Title

Maternal investment in free-ranging Tibetan macaques (Macaca thibetana)

Presenter Information

Ashley Murphy
Jessa Link

Document Type

Oral Presentation

Location

SURC 201

Start Date

16-5-2013

End Date

16-5-2013

Abstract

The terminal investment hypothesis predicts that in species whose reproductive value decreases with age, primary caregivers should increase energy expended on each successive offspring as a means of enhancing reproductive fitness. We tested this hypothesis on a group of provisioned, habituated Tibetan macaques living in the Valley of the Wild Monkeys, Anhui, China. This species lives in multi-male/multi-female groups. Males disperse at sexual maturity; females remain in the natal group and are the primary caregivers. We conducted our study from August 3 to September 30, 2012 and compared adult females’ investment in offspring born 2009-2012. Females’ ages ranged from 7 to 22 years. We predicted that older mothers would be proximate to their offspring more than were younger mothers, and that older mothers would carry, hold, nurse, and groom their offspring more than did younger mothers. We collected data through randomized, five minute, focal-animal samples during which we recorded mother-offspring proximity (≤ arm’s reach) and maternal behaviors from an ethogram. Mothers did not differ in proximity scores for offspring born in 2009 or 2010, but they did differ for children born in 2011 (Kruskal Wallis One-Way ANOVA, H=27.04, df=3, P<0.0001) and 2012 (H=66.06, df=4, P<0.0001). We found similar results for most maternal behaviors: females significantly differed for children born in 2011 and 2012, but not for older offspring born in 2009 and 2010. Our results cannot be explained by terminal investment and maternal age; rather, they may be related to the child’s age and the total number of dependent offspring the mother has.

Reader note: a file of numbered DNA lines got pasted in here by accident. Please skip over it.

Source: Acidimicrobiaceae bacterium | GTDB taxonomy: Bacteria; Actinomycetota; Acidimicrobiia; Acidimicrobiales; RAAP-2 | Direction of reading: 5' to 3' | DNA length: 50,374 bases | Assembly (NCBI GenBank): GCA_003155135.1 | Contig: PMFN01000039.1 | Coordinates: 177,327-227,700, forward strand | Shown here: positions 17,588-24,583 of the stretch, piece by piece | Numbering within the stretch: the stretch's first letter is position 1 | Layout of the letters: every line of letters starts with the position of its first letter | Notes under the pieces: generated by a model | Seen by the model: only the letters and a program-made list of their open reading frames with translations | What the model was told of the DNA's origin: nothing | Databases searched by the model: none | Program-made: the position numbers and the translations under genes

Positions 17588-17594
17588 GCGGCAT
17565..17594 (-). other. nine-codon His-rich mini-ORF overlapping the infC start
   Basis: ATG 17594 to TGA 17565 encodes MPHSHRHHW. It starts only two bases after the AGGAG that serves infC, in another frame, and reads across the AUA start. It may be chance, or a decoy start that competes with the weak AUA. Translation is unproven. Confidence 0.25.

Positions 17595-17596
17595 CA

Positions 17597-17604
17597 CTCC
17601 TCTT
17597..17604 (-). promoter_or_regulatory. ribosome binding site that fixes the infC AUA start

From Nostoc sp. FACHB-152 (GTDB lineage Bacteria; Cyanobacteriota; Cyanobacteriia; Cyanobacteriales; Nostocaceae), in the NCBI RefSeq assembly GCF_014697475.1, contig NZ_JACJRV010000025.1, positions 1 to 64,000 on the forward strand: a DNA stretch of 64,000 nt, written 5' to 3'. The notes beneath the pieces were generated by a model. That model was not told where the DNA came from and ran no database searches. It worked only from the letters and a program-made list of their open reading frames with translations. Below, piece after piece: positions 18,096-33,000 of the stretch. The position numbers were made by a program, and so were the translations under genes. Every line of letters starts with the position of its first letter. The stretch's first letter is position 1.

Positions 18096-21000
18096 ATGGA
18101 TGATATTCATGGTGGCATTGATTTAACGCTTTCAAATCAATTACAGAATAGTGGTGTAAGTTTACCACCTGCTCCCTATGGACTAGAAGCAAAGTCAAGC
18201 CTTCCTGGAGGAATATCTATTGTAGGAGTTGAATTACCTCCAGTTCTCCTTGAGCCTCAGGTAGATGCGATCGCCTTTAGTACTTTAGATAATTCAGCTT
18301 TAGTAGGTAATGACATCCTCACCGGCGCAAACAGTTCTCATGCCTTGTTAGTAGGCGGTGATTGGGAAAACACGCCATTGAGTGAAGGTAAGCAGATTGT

Faculty Mentor(s)

Lori Sheeran

Additional Mentoring Department

Anthropology

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May 16th, 3:00 PM May 16th, 3:20 PM

Maternal investment in free-ranging Tibetan macaques (Macaca thibetana)

SURC 201

The terminal investment hypothesis predicts that in species whose reproductive value decreases with age, primary caregivers should increase energy expended on each successive offspring as a means of enhancing reproductive fitness. We tested this hypothesis on a group of provisioned, habituated Tibetan macaques living in the Valley of the Wild Monkeys, Anhui, China. This species lives in multi-male/multi-female groups. Males disperse at sexual maturity; females remain in the natal group and are the primary caregivers. We conducted our study from August 3 to September 30, 2012 and compared adult females’ investment in offspring born 2009-2012. Females’ ages ranged from 7 to 22 years. We predicted that older mothers would be proximate to their offspring more than were younger mothers, and that older mothers would carry, hold, nurse, and groom their offspring more than did younger mothers. We collected data through randomized, five minute, focal-animal samples during which we recorded mother-offspring proximity (≤ arm’s reach) and maternal behaviors from an ethogram. Mothers did not differ in proximity scores for offspring born in 2009 or 2010, but they did differ for children born in 2011 (Kruskal Wallis One-Way ANOVA, H=27.04, df=3, P<0.0001) and 2012 (H=66.06, df=4, P<0.0001). We found similar results for most maternal behaviors: females significantly differed for children born in 2011 and 2012, but not for older offspring born in 2009 and 2010. Our results cannot be explained by terminal investment and maternal age; rather, they may be related to the child’s age and the total number of dependent offspring the mother has.